The richest 1 per cent of the world’s population produce more than double the carbon emissions of the world’s poorest 3 billion people, a new study has found.
The report, published on Monday by Oxfam, analysed the consumption-based emissions of those in different income brackets from 1990-2015, when the amount of carbon dioxide (CO2) in the atmosphere doubled.
The findings come as Climate Week kicked off on Monday and leaders prepare to meet at the UN General Assembly to discuss global challenges, including the climate crisis.
Danny Sriskandarajah, Oxfam GB chief executive, said: “The over-consumption of a wealthy minority is fueling the climate crisis and putting the planet in peril.
"No one is immune from the impact but the world’s poorest are paying the heaviest price despite contributing least emissions as they battle floods, famines and cyclones.”
The report, Confronting Carbon Inequality, found that from 1990 until 2015:
- The wealthiest 10 per cent, around 630 million people, were responsible for more than half (52 percent) of CO2 emissions
- The richest one per cent accounted for 15 percent of emissions – more than double that of the poorest half of the world (7 per cent)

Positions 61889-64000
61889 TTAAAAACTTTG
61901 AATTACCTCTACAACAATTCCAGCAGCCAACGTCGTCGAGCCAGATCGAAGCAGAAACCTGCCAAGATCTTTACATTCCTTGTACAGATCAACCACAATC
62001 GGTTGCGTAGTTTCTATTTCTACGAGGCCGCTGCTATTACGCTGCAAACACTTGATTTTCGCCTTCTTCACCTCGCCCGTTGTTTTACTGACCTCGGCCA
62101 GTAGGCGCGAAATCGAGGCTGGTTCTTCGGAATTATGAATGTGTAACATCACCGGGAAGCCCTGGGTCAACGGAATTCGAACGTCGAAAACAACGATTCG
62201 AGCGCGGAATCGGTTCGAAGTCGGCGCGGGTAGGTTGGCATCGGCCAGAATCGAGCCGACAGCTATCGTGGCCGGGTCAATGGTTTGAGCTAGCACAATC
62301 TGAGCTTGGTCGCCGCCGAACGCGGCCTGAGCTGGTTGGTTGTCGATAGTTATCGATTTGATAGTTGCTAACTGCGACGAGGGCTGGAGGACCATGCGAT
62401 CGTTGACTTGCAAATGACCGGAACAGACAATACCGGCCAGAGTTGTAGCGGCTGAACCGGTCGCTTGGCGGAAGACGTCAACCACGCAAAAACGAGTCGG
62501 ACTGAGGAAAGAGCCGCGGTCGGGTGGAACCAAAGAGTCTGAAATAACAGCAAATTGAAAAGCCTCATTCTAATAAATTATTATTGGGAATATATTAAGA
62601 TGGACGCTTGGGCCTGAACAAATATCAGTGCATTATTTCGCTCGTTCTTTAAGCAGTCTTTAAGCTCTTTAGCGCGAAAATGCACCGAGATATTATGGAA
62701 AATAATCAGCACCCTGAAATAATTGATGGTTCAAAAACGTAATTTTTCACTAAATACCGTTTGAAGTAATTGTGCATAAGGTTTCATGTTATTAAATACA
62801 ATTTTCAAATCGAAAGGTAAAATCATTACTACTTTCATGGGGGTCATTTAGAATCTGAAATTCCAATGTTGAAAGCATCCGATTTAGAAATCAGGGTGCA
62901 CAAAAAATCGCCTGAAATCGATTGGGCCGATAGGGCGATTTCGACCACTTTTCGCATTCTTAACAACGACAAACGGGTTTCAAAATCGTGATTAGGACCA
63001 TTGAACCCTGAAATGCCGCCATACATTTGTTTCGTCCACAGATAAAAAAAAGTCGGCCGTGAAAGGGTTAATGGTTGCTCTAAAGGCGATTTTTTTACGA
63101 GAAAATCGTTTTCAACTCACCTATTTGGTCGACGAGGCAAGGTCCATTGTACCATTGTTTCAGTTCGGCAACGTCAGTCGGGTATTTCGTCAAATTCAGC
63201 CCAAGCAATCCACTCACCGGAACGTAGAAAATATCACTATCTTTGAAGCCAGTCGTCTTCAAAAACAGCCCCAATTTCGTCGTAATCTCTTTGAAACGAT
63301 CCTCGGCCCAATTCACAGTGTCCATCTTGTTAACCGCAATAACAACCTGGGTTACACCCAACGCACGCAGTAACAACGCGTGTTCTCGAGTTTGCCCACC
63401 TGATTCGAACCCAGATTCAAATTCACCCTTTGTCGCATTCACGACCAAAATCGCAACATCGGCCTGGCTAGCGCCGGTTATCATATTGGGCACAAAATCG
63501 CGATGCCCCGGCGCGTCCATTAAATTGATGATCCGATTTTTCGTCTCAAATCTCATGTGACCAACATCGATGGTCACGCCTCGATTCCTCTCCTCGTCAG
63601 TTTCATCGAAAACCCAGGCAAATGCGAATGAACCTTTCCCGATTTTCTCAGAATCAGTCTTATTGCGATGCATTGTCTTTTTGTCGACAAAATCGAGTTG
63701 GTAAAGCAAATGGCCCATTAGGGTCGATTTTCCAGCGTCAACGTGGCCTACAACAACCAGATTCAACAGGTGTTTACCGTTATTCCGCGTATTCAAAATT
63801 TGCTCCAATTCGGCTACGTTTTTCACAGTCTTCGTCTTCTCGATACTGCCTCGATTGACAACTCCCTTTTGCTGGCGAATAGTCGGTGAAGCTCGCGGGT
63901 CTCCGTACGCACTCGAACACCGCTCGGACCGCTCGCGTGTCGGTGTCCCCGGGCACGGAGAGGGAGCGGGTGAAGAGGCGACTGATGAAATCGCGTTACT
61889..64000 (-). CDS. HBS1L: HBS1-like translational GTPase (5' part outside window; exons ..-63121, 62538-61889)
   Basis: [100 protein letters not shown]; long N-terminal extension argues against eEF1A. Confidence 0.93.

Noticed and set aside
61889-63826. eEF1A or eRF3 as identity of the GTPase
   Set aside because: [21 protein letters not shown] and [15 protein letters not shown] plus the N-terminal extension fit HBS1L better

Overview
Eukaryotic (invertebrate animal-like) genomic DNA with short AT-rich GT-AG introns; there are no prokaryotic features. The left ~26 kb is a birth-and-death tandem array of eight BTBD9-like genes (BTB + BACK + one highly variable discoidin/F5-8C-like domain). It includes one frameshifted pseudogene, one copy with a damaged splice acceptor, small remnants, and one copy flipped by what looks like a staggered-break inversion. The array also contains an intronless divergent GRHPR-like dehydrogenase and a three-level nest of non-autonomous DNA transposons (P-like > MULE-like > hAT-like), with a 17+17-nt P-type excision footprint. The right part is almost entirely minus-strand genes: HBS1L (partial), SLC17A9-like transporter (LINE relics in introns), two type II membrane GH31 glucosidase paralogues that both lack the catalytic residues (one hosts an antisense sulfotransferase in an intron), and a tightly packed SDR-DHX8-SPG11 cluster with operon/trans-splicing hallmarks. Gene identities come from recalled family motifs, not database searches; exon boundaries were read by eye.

- The richest 10 per cent are responsible for one-third of CO2 emissions that scientists estimate will cause 1.5C of global temperature rise, contributing to catastrophic climate change
- The poorest half of humanity is behind just 4 per cent of CO2 emissions.
With the world currently experiencing 1C of global heating, 2020 has been a year of climate extremes.
The Indian subcontinent has been lashed with devastating cyclones and torrential monsoon rains. One climate expert told The Independent that the “fingerprint” of the climate crisis was in the disasters.
Historic wildfires, driven in part by conditions caused by climate change, are raging across the American West.
The global climate report from US federal agency, the National Oceanic and Atmospheric Administration (NOAA), found last week, that this year was the hottest summer since records began in the northern hemisphere.
The Oxfam study is based on research conducted with the Stockholm Environment Institute.
Although there was a lull in carbon emissions this year due to travel and industry slowdowns during the coronavirus pandemic, levels are already beginning to rebound as countries attempt to kickstart their economies.
Scientists warn that the world needs to halve greenhouse gas emissions by 2030 to remain within the increasingly ambitious 1.5C of global warming set out by the 2016 Paris Climate Accords.
Oxfam noted that carbon inequality is so stark that the emissions of just the richest 10 per cent would trigger catastrophic climate change by 2033, even if all other emissions were cut to zero.
The charity is calling for an increase in wealth taxes and new carbon taxes on luxury items: Private jets, super yachts, carbon-intensive SUVs and frequent flights.
The revenue generated should be invested in low-carbon jobs and green public transport while also helping poor communities mitigate the risks of climate change.